Are you the marrying Kind

Are you the marrying kind? Read on.

It may be the case that 65% of Australians believe you don’t need to be married to have a successful relationship, but that doesn’t mean people feel marriage is an outdated concept. In fact, almost half (42%) of Aussies believe marriage still has contemporary relevance.

But, according to new research commissioned by eharmony, when you look at the traits both men and women consider make someone marriage material, it’s factors like being honest (82%), trustworthy (79%) and respectful (74%) that come out on top. For eharmony psychologist Sharon Draper, this doesn’t come as a surprise.

“When you’re looking at the long term, these are the sorts of shared values that ensure people have the best chance of staying together,” said Draper.

“When you consider the 21 factors on the list, being supportive at 73%, having similar values at 65% and being willing to compromise at 63% also rated highly. It’s a clear indication that people realise attributes like sexual compatibility (53%) and attractiveness (35%) might spark an initial attraction but may not guarantee rapport in a decades-long relationship.”


What makes someone the marrying kind or the marriage material?

Right down the bottom of the list are attractiveness (35%), ambition (27%) and a history of civility in the relationship (22%).

If you’re wondering how important ‘the spark’ is, 53% rated sexual compatibility as important, meaning it comes in at number 14 on the list.

While it was fairly even across the board between generations and genders, ambition seems to be the trait where men and women differ most, with women making up more than two-thirds (69%) of the group who said ambition makes someone marriage material, with men only making up 31% of the group.

Women also considered someone’s ability to get along with their family (59%) and their friends (58%). Only 14% of women would marry someone of whom their family disapproved, compared to 25% of men who would go ahead with the ceremony anyway.


Faith in the matter

It seems religious beliefs have little to do with marriage as we go into 2023, with more than half of those surveyed (52%) believing religion shouldn’t influence someone’s decision to marry a partner. A further third (33%) believes it depends on the situation.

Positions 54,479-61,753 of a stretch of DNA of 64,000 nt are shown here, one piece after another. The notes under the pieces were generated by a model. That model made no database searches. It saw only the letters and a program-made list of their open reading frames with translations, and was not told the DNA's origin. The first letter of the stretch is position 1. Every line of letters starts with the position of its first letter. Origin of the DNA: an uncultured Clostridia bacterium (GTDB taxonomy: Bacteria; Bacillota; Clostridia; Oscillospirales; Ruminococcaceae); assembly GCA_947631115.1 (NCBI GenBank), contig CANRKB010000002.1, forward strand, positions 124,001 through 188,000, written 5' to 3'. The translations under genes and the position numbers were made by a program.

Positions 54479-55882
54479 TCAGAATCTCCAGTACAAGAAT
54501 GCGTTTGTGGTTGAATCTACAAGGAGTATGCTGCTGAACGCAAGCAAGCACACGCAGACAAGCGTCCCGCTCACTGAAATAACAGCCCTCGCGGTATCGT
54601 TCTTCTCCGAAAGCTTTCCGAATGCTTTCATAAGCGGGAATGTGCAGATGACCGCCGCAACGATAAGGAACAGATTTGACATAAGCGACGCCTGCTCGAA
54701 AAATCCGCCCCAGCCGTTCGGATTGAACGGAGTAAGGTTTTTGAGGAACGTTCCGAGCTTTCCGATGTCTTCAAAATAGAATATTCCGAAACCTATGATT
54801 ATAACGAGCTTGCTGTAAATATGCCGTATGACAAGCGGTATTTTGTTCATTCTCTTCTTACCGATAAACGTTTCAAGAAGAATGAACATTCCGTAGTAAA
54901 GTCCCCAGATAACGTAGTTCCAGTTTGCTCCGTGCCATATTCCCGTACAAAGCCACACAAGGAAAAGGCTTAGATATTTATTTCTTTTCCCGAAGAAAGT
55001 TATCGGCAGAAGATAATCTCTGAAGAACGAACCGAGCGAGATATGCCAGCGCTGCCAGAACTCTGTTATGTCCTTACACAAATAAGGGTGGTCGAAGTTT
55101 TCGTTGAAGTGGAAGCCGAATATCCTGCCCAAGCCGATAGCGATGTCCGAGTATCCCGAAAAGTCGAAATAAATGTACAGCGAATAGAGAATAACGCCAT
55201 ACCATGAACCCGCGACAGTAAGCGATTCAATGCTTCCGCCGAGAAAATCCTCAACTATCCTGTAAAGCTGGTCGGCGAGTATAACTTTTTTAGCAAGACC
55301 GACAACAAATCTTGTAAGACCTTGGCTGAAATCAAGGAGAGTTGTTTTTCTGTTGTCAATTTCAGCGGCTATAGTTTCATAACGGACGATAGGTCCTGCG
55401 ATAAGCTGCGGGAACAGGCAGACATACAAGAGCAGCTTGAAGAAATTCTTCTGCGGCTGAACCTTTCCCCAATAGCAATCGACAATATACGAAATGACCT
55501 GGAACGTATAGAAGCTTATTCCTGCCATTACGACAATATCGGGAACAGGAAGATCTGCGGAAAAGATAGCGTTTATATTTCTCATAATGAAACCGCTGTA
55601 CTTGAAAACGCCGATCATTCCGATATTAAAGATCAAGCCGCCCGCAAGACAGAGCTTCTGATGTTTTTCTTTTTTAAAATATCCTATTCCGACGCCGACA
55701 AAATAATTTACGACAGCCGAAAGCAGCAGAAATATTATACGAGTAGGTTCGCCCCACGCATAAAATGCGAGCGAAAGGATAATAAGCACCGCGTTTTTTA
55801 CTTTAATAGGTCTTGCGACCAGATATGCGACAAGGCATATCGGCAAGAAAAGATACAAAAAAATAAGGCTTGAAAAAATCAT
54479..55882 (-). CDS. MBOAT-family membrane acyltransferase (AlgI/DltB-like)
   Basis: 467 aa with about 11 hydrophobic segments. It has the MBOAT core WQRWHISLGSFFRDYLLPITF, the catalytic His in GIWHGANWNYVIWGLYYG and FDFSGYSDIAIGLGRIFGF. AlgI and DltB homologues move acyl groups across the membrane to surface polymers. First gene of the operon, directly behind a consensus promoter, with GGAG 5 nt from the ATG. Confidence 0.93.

Just 9% of Australians think weddings should take place in a church or other religious location. Of those, just a third (34%) were women.

Similar values, however, is seen as important by about two-thirds (65%) of respondents.

  • More than half (55%) of men and women believe the most appropriate age for marriage is between 25 and 29 years old
  • Almost two-thirds (62%) of people think one to four years of dating is appropriate before a couple ties the knot
  • Nearly half (43%) of singles don’t want to get married, while 28% are unsure. That leaves just 29% of singles keen to tie the knot
  • For four-fifths (82%) of Australians, honesty is the most important factor in deciding whether a partner is marriage material; only a third (35%) think attractiveness is important
  • Only one in five (18%) of women say a partner’s income would influence their desire to marry, compared to, perhaps surprisingly, 23% of men

Other factors

When it comes to wanting children, 30% would marry a partner who said they didn’t want any, while 27% would not. A further 38% of those surveyed would weigh up the situation before making their decision, while 6% were unsure what they’d do.

Only a quarter (25%) of women think children are better off when their parents are married, compared to almost half (42%) of men.

When it comes to protecting what we’ve worked for as singles, only 30% of people believe couples should sign a prenuptial agreement, while 35% say nup to the nup.

Perhaps not surprisingly when you look at studies of who is happiest – single women without a spouse or children – a larger proportion of men (34%) believe there are more benefits to marriage compared to the single life than women (20%).

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